1 Curriculum Development and the Teaching-Learning Process: The Development of Mathematical Thinking for all children Genevieve L. Hartman, Ph.D.
2 Topics for today Part 1: Background and rationale Current teacher preparation & why we should teach math to young children; Children s mathematical capabilities; Our educational goals. Part 2: The development of mathematical thinking for all children
3 Current Teacher Preparation Training provided to typical ECE teacher far below what is optimal for children s learning and development. Most programs only require one course on mathematics education. ECE teachers focus on literacy and teach very little math, and when they do teach it, they teach it badly.
4 Government Response We need to be more effective in helping students, particularly disadvantaged students. Doing more early math will promote later school success, especially for low income children.
5 But, are young children capable? Isn t math too abstract for young children? Maybe they can count a bit, but what about mathematical ideas? Didn t Piaget say the little ones are concrete? Didn t someone say that learning math is not developmentally appropriate for young children?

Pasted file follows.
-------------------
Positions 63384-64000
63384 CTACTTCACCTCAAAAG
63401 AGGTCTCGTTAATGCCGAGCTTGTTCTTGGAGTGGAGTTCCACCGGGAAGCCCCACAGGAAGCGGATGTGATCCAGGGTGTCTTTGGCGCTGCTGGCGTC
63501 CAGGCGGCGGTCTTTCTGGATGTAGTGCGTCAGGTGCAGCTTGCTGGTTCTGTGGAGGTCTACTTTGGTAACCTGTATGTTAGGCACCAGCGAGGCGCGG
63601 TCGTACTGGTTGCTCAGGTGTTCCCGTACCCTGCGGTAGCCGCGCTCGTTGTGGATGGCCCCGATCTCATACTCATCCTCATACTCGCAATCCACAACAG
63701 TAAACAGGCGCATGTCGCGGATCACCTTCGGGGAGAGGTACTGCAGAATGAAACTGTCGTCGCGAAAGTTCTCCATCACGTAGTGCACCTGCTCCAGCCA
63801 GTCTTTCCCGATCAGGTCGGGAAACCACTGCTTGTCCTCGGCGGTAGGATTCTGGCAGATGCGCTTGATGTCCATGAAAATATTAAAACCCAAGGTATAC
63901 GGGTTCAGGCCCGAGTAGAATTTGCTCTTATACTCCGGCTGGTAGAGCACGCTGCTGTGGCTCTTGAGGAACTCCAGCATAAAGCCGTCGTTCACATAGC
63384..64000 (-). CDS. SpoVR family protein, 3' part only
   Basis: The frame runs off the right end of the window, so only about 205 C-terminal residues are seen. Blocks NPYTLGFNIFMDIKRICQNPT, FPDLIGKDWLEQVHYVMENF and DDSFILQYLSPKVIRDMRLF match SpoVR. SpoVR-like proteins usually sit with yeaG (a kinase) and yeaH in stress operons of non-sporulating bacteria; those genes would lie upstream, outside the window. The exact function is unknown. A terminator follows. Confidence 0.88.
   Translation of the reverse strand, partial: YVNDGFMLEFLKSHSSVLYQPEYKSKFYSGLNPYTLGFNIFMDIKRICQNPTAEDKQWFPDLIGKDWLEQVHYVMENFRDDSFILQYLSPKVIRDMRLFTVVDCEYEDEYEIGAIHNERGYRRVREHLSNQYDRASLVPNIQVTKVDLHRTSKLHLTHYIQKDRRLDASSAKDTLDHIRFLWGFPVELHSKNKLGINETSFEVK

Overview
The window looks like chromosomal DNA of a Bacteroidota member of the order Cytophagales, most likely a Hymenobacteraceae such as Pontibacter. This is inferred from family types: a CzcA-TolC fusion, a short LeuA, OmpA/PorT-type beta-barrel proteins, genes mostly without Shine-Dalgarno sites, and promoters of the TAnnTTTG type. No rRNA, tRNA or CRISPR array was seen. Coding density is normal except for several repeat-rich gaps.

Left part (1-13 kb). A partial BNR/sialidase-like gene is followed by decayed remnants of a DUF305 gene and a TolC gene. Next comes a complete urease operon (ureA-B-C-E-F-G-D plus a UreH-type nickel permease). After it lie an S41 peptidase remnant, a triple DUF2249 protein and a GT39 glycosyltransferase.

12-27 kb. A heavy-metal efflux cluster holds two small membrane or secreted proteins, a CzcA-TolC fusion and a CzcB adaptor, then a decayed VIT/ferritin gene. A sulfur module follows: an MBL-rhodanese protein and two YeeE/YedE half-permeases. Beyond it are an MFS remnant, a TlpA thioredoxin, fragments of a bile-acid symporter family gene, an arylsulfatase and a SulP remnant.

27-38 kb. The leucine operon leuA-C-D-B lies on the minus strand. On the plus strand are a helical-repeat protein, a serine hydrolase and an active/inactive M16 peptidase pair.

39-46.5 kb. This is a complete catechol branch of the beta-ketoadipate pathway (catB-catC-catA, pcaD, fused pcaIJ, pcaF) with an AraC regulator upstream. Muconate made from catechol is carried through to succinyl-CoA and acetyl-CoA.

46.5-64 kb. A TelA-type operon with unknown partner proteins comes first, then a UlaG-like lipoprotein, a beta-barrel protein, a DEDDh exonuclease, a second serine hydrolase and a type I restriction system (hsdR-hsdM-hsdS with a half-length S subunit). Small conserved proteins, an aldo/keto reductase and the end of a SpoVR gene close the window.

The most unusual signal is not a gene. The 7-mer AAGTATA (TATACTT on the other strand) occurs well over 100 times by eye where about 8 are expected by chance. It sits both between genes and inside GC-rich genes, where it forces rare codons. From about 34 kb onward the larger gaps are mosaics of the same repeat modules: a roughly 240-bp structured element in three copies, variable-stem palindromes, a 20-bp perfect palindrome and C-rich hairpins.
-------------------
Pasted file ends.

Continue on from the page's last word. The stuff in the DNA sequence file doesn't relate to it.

6 Let s look at an example: Armando & Keithly What mathematical thinking do you see in the boys play?
7 Conclusions on free play video Spontaneous engagement in: Operations (like subtraction) Estimation Describing spatial positioning Balancing objects Symmetry Patterns Children enjoy these activities Low-income kids just as likely to explore mathematical ideas as more advantaged peers.
8 So, Readiness is not an issue, even for lowincome children. What are the obstacles? Lack of sufficient training in math teaching Lack of resources for teachers